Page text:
The Nova Committee of the TT Chamber of Industry and Commerce held a three-part webinar series in June, Beyond 2020: How to Survive and Thrive. The goal of the webinars was to provide tangible tips and strategies that micro, small and medium-sized enterprises can adopt or adapt, as well as show how to recognise new opportunities in the age of covid19.
Finance and investment strategist Marc Persaud provided a number of tips for business survival:
• Manage your cash flow. Do it right now and manage it ruthlessly
• Engage your suppliers right away, look for options and redundancies. Seek alternatives and backup sources.
• Optimise your supply chain. Move to just-in-time supply, don’t hold inventory if you don’t have to.
• Make it as easy as possible for your customers to pay.
• Negotiate with suppliers, leverage your debt and barter.
In a similar vein, management consultant Francis Lewis humorously summed it up: “Sales is vanity, profit is sanity, but cash flow is reality.”
Nikita Legall, managing director of Tropical Hives, which provides apicultural products and services, proffered her tips for survival, emphasising the importance of communication. She advised MSMEs to talk with creditors to discuss the problems they are encountering and if payments will be delayed. Stating that “...your relationship with your banker is critical”, Legall cautioned that unnecessary spending and credit terms should be minimised.
Trinidad-born surgeon and president of Howard University
Dr Wayne Frederick said marketing to consumers who lived through a pandemic calls for a “nuanced grasp of their changed and changing wants, needs and newly formed habits.” These factors need to be borne in mind when re-engaging customers after a period of lockdown. Dr Frederick suggested that creating an employee wellness plan and ensuring the safety of the business environment help to bolster consumer confidence. "Spread authentic, safety-first reopening messages to cautious consumers... make it tangible," he advised.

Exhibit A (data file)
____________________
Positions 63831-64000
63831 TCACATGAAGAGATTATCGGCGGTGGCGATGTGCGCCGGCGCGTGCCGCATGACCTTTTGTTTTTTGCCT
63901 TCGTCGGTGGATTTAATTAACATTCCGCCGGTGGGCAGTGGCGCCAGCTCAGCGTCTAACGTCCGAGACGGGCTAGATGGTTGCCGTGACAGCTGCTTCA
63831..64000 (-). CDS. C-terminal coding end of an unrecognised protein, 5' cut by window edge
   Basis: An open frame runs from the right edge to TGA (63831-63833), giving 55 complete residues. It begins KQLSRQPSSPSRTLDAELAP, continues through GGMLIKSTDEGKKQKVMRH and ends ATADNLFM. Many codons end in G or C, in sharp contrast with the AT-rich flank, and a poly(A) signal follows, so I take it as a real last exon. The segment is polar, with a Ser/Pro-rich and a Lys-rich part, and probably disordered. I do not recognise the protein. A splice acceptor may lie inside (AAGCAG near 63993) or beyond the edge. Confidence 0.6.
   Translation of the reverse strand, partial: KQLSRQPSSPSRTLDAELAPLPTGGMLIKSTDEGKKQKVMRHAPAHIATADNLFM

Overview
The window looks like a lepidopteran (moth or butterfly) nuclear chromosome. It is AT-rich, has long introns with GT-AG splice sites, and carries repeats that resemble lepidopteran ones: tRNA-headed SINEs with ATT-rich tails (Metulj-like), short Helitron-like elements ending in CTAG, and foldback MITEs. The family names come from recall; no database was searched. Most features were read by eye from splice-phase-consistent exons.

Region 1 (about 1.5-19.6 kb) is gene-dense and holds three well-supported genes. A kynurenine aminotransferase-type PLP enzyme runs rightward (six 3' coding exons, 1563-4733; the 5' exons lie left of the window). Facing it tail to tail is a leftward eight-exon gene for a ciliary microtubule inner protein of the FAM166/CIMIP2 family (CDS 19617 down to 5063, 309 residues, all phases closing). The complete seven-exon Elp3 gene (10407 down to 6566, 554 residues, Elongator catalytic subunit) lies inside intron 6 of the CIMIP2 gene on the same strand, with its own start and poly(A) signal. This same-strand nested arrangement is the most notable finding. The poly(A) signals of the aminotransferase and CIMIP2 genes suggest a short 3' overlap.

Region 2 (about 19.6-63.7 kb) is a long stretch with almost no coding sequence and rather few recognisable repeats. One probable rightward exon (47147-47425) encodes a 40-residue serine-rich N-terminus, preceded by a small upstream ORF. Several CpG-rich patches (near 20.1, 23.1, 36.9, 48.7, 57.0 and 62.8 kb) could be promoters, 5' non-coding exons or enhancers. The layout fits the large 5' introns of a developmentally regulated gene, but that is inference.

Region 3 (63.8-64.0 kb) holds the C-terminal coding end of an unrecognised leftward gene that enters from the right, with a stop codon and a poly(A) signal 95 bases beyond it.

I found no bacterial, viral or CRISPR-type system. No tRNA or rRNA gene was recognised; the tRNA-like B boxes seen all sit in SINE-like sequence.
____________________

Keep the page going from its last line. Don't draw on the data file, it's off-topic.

Assessing business strategy
Management scientist Dr Kevin Fleary outlined his product service system for entrepreneurs. Lamenting the legacies of our colonial past, he said, “To this day we cannot effectively problem-solve the challenges that we are facing as a people.”
Cautioning about the inadequacy of using rule of thumb or pure intuition, he emphasised, “Evidence-based decision making is key.”
Michael Akindele, Washington DC-based venture capitalist, advised startups and entrepreneurs to “...find your tribe, play your role, tell your story, help others, take advice, build your village, and embrace digital transformation to thrive in a digital world”.
He described a tribe as essentially a group connected to an idea of shared interest, having ways to communicate with each other, plus leadership to give it direction. He further advised that every business should focus on solving a problem – and that the way to do that is by helping people.
Caribbean tech maven Ingrid Riley posited that, “We don’t value our Caribbean stories enough” and for too long, have taken our cues from “outside in” instead of “inside out”.
She identified five areas with the greatest potential for entrepreneurs in the age of covid19: health and wellness; online learning; virtual experiences; e-commerce; and digital media.
Finally, turning to the issue of funding, Michael Akindele shared that location of startups does not matter and that investors are looking for “coachable firms”. IDB-Lab senior specialist Vashtie Dookiesingh offered an optimistic perspective. “Think of the lotus flower as you go forward...it grows in...the dirtiest of waters...but it emerges as a thing of beauty and a thing of resilience...you can transform.”
The TT Chamber thanks Nova Committee chair Allison Demas for contributing this article.